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The Civil Administration ordered Palestinian residents of the West Bank this week to stop erecting tents and building animal enclosures in the Bir el-Eid area - even though the state allowed them access to the site only two months ago, after a 10-year enforced absence and a protracted legal effort.

Tomorrow, the Civil Administration's supervisory committee is to discuss the next step, which could involve demolition of the tents and restoration of the site to its prior condition. The site, which is in the southern Hebron Hills, is in Area C, meaning that since the Oslo Accords, it remains under full Israel control.

Beginning in the 1990s, settler harassment and police inaction led the residents of the small village to flee the caves where they were living. The huts, fencing and stone structures that they used primarily to graze sheep, as well as tents which were erected in the area, were damaged during the Palestinians' 10-year absence from the site.

Their legal battle, which they fought with the assistance of the advocacy group Rabbis for Human Rights, resulted in an injunction requiring the Israel Defense Forces to allow the residents to return to the area.

Two illegal settlement outposts, the Lucifer Farm and Mitzpeh Yair, are just a few kilometers from Bir el-Eid. Unlike the settlements and outposts, the Bir el-Eid land has been worked and settled at least since the 19th century, if not before. Also unlike the outposts, Bir el-Eid is not connected to the electricity grid and does not have an outside water supply.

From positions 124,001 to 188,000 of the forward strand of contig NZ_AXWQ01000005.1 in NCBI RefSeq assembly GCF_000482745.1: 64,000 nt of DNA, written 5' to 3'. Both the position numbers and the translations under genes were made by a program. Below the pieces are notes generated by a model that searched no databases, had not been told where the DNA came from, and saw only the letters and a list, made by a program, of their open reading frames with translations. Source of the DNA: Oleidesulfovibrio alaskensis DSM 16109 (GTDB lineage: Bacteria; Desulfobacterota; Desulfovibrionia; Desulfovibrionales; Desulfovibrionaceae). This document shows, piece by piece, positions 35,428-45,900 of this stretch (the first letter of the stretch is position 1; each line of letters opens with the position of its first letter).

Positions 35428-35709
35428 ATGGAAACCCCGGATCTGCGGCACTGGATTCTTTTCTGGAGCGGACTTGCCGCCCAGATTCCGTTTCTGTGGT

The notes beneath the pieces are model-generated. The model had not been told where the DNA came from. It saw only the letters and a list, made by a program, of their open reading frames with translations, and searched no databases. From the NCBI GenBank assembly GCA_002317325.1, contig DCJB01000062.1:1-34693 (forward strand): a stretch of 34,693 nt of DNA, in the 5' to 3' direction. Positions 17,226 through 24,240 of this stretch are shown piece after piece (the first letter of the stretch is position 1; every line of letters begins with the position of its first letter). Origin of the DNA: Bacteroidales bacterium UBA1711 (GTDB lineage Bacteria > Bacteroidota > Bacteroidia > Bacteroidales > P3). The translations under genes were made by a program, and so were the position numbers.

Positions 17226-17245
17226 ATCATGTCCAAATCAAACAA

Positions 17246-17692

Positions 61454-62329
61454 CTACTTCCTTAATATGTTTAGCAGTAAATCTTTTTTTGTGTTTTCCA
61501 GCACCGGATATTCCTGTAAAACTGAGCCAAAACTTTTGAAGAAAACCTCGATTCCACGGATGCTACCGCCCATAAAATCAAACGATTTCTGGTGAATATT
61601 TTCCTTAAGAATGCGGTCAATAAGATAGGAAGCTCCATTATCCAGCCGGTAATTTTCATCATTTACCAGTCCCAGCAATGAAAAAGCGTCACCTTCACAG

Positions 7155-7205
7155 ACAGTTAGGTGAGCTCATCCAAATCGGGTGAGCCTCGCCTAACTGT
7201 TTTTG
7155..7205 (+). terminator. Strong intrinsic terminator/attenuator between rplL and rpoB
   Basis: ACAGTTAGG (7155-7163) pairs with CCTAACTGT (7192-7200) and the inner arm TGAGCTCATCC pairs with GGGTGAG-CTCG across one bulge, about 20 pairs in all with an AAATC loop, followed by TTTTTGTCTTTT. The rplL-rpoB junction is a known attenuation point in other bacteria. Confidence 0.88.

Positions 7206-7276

Over the past two months, the residents have been involved in restoring the site for agricultural and residential use. Monday's orders from the IDF to stop work at the site were distributed at 12 tents, most of which were being used as residences. The orders were also sent to a tin shack, a goat enclosure constructed of stone, iron and sheets of cloth, and two stone structures.

The families who have returned to the area are based in the village of Jinbah, about three kilometers to the southeast. Residential caves and wells in the region are evidence of the long-standing Palestinian presence in the area, but Israeli authorities prohibit the cave dwellers in Bir el-Eid, and throughout the southern Hebron Hills, from building permanent housing on the land.